Used Vehicle Review: Nissan Pathfinder, 2013-2016

Vehicle Type

Flexible enough to handle virtually any task with little second thought

Crossover SUV

History/Description

Launched in 2012 as an all-new model for 2013, the latest-generation Nissan Pathfinder made a tremendous shift into the crossover marketplace, replacing the previous body-on-frame model with a new unibody-constructed machine that offered improved interior space, efficiency, safety, handling and flexibility. This generation of Pathfinder capitalized on the model’s long history of delivering affordable capability, with a number of added features that had grown in importance to the family utility shopper. The change was a success, and the new Pathfinder saw sales of the nameplate ramp upwards.

Competing with models like the Honda Pilot, Ford Explorer and Mazda CX-9, this three-row, four-wheel-drive, six-cylinder utility model offered up a Wards 10-Best Interiors cabin, standard V6 power, a smooth and fuel-saving CVT transmission, and nothing short of the latest in Nissan safety and convenience content.

Look for premium audio, navigation, Bluetooth, clever folding seat provisions, a touchscreen central command interface, a 4x4 drive mode selector, automatic lights and climate control, and plenty more. Higher-end units got Bose audio system components, a powered tailgate, an around-view parking monitor, a heated steering wheel and more. A full range of advanced airbags and safety systems was on board, too.

Engines/Trim

The overwhelming majority of used models will boast a 3.5-litre V6, running 260 horsepower in earlier models, or 284 horsepower in units from 2014 onward. Note that 2014 and newer models also got a slight facelift and refresh, adding revised looks and feature content. All units use the Nissan XTronic CVT transmission.

Note: a hybrid model was available, briefly, though low sales volumes and limited reliability information mean we’ll focus solely on the mainstream, V6-powered models for the remainder of this feature.

What Owners Like

Owners tend to be pleasantly surprised by the Pathfinder’s good-for-its-size manoeuvrability, decent fuel consumption, powerful and responsive engine and transmission combination, seamless power delivery, slick parking system, and generous list of family-friendly features. Most owners say the cabin is roomy and flexible enough to handle virtually any task with little second thought, and many report that the ride is long-haul road-trip ready.

What Owners Dislike

Some Pathfinder owners say they wish the power tailgate was faster to open and close, and others wish for a tougher and more durable feel to the ride on rougher surfaces. Finally, though Pathfinder’s rear-row seating was generous by three-row crossover standards, larger occupants will wish for more space.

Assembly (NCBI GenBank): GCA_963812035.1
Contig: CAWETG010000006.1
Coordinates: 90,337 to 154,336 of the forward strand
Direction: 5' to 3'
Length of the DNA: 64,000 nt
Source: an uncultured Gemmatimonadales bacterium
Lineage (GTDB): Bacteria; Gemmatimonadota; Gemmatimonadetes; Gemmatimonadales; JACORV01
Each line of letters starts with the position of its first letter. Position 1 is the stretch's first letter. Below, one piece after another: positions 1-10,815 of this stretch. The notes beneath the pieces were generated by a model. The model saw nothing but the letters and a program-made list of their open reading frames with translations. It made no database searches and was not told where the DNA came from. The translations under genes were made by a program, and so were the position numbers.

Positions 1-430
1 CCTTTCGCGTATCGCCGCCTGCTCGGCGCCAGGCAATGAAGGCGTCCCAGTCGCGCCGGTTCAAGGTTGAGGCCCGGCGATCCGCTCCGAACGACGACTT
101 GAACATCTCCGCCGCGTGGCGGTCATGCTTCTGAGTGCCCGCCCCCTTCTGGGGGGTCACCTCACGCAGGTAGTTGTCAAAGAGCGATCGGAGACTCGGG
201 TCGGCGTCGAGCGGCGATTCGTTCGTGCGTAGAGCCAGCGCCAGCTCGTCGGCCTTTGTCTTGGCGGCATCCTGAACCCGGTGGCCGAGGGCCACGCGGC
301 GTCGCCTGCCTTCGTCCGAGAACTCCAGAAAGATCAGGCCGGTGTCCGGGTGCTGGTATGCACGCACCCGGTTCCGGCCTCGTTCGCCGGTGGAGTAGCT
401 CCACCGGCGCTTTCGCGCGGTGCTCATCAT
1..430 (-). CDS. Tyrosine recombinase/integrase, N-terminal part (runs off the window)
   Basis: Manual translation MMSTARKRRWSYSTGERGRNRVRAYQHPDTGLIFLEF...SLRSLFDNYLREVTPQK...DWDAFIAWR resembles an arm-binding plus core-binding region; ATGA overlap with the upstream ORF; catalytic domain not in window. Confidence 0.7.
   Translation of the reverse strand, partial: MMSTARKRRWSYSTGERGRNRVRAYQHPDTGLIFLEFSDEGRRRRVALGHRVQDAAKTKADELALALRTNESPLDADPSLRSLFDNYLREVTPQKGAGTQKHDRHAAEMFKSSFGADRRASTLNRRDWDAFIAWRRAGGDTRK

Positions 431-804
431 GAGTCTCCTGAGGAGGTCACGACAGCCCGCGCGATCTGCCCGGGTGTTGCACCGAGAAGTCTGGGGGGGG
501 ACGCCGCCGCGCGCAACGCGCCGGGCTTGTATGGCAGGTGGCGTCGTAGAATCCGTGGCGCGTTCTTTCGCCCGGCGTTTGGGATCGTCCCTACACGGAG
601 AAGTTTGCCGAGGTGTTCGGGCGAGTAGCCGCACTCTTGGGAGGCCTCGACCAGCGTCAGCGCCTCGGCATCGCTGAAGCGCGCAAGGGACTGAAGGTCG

Here are some owner reviews of the 2013+ Nissan Pathfinder.

The Test Drive

As the oldest used Pathfinder from this generation on the used market is no more than five years old, shoppers should have little trouble finding a lower-mileage unit that’s still covered by factory warranty – though a few checks should be considered before purchasing any used copy, and especially if it’s an older or higher-mileage unit no longer covered by warranty.

Familiarize yourself with this thread, which outlines the complaints of numerous owners who experienced trouble with the Pathfinder’s CVT transmission. Here’s some more reading.

Here’s the sticky: for various reasons, the transmission in the Pathfinder you’re considering may exhibit trouble signs like clunking, poor performance, failure to respond to throttle inputs, strange noises, and harsh operation. The causes seem to come from several potential areas, including a potentially bad transmission valve body, and corrupted transmission control software.

Keeping in mind that the majority of used Pathfinder models do not have transmission issues, your best course of action is as follows: confirm that all software updates and revised parts available for the transmission in the unit you’re considering are up to date. Depending on the year and mileage, the unit you’re considering may have had, or may qualify for, updated parts, updated software, and even an extended transmission warranty. Talk to a service advisor at a Nissan dealership about your concerns, with the used model’s VIN number in hand.

Owners are advised to have the CVT’s transmission fluid changed not a moment later than the intervals specified under “severe service” in the owner’s manual, and to only have the servicing performed at a Nissan dealer, since the fluid change procedure, and fluid itself, is highly specific.